© 2022 HealthNews - Latest tech news,
product reviews, and analyses.

What Does a Dilated Fundus Exam Show?


You’re leaving your eye doctor’s office. The light sensitivity is unbearable. Your only reprieve is to wear those dreaded disposable sunglasses they gave you. Is this pupil dilation really necessary? Can’t an eye exam show sufficient detail without this torture?

What Is a dilated fundus exam?

The term dilated fundus exam describes a procedure that’s done as part of an eye examination.

Dilation refers to the use of eye drops to open up the pupils. By pharmacologically enlarging your pupil size, the eye doctor can get a better view into your eyes. Normal pupil size is too small to allow for a sufficient look at all the structures inside the eyes.

The fundus is the interior surface of the eye, including the retina, macula, and optic nerve. These structures are difficult to visualize without pupil dilation.

What structures are visualized in a dilated fundus exam?

Crystalline lens.The crystalline lens is the clear lens located behind the iris in the eye. Early in life, the crystalline lens enables you to focus on nearby objects. With age, the crystalline lens loses its flexibility, making it more difficult to see things up close.

Vitreous. The vitreous is the clear jelly-like fluid that fills the inside of the eyeball.

Retina. The retina is the tissue that lines the back wall inside the eye. This is where light-sensing rods and cones are found. This layer of cells detects light and transmits these signals to the brain via the optic nerve. If the eye were a camera, the retina would serve as the film.

Macula. The macula describes a distinct central portion of the retina. Although small, the macula serves a very important role. It provides clear and detailed central vision. Whenever we look at something, we’re aligning our macula to that target. The macula is densely packed with cones, providing sharp vision.

Optic nerve. The optic nerve is a cable that transmits signals from the retina to the brain to allow for vision.

What diseases does a dilated fundus exam show?

Crystalline lens disorders. The crystalline lens, often referred to as the lens, is where cataracts develop. Cataracts are a clouding of the lens that develops with age, causing increasing glare and a decline in the clarity of vision. There are various types of cataracts, which progress at different rates. One may develop a single type of cataract, or a combination of the various types. Once cataracts are having a significant impact on vision, surgical intervention is recommended.

Vitreous disorders. The vitreous can develop floaters, which look like spots, threads, squiggles, or cobwebs in one’s vision. Floaters can be a harmless nuisance, or a symptom of a more serious eye condition. The appearance of new floaters warrants a dilated fundus exam.

Retinal diseases. Many different diseases can affect the retina. Among these are:

  • Diabetic retinopathy.
  • Hypertensive retinopathy.
  • Retinal vein occlusion.
  • Retinal artery occlusion.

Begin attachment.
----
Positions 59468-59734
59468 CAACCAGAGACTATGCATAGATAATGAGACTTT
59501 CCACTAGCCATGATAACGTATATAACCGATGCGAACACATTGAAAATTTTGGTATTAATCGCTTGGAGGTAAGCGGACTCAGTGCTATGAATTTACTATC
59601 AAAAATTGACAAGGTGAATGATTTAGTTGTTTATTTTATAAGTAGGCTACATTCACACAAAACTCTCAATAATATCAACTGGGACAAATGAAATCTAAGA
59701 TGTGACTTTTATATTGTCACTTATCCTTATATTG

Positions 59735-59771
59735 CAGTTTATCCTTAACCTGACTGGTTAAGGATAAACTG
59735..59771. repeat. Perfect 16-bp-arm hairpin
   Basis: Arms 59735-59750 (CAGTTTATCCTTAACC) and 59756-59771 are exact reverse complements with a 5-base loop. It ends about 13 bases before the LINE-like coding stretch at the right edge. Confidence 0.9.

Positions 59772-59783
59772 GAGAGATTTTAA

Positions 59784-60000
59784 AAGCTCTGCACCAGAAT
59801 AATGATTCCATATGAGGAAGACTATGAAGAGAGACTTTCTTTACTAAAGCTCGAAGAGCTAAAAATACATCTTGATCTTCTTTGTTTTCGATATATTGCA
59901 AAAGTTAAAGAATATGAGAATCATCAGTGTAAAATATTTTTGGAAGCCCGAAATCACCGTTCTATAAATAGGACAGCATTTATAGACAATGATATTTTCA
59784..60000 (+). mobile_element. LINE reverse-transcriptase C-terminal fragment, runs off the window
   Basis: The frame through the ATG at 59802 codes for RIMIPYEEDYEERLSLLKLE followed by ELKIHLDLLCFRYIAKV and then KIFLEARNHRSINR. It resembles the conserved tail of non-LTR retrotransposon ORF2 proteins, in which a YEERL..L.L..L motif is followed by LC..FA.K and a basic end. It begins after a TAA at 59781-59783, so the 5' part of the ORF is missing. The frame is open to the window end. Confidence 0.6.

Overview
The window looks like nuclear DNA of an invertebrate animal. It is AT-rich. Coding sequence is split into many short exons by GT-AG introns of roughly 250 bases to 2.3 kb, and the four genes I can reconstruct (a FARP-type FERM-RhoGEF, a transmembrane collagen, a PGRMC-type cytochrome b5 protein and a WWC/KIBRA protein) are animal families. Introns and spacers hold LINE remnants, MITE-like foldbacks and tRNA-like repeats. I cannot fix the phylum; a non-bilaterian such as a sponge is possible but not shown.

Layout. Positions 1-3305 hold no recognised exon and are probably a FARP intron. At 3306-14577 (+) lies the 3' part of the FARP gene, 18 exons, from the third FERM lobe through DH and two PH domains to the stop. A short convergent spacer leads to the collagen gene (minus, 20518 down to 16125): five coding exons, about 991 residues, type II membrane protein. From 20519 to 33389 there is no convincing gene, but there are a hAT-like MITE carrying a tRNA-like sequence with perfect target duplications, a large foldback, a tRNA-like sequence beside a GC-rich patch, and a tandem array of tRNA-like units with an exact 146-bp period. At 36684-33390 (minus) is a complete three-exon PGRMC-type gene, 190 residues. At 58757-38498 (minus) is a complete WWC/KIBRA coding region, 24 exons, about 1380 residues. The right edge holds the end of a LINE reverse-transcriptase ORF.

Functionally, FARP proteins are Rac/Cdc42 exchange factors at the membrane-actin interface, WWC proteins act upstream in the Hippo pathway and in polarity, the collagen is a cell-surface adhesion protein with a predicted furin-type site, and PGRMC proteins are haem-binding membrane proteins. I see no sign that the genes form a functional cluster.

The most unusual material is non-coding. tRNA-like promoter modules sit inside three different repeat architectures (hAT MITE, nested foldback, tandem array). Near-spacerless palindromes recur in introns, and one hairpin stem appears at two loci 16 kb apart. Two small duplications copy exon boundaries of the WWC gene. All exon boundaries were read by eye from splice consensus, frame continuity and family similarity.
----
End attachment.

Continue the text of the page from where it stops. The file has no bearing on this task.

• Retinal tear, hole, or detachment.
  • Retinitis pigmentosa.

Many of these conditions are treatable.

Macular diseases. Many different diseases can affect the macula. Among these are:

  • Macular degeneration (dry or wet).
  • Diabetic retinopathy.
  • Macular pucker.
  • Macular hole.
  • Macular edema.

Many of these conditions are treatable.

Optic nerve diseases

The most common group of diseases that affects the optic nerve is glaucoma. Glaucoma is often (but not always) associated with increased eye pressure. In glaucoma, the optic nerve shows changes in its cup size. The cup is the central portion of the optic nerve, and it is generally quite small relative to the nerve’s overall size. When the cup is relatively large, suspicion for glaucoma increases. There are other tests that are used to help make the diagnosis. Glaucoma is treatable, though any existing vision loss is not reversible. The earlier it’s caught, the better.

Conclusion

An eye check-up is not complete without a dilated fundus exam. Dilation opens up the pupils, enabling an eye doctor to take a better look at all the structures inside the eye, including the lens, vitreous, retina, macula, and optic nerve.

Although a doctor can view these tissues without dilating the pupils, their view is very limited through a small opening.

Many diseases can impact these tissues, so it’s important that your eye doctor gets a thorough look at them.

Thankfully, it’s not too often that pupil dilation is required. A dilated fundus exam is commonly recommended to be done annually, though this varies depending on the patient’s ocular and family history. Ultimately, you’ll want to follow your doctor’s recommendation for your eyes specifically.

Key takeaways

Although the effects of having your pupils dilated are not pleasant, a dilated fundus exam is a very important part of having your eyes checked.

The inner structures of the eye, including the retina, macula, and optic nerve, are not adequately visualized without pupil dilation.

In order to properly screen for diseases like glaucoma, macular degeneration, and retinal detachment, a dilated fundus exam is necessary.

References:

National Eye Institute. Floaters.

American Academy of Ophthalmology. Macula.

American Academy of Ophthalmology. Optic Nerve.

National Library of Medicine. Optic Nerve Disorders.

American Academy of Ophthalmology. Retina.

American Academy of Ophthalmology. What Are Cataracts?.

Leave a Reply

Your email address will not be published. Required fields are marked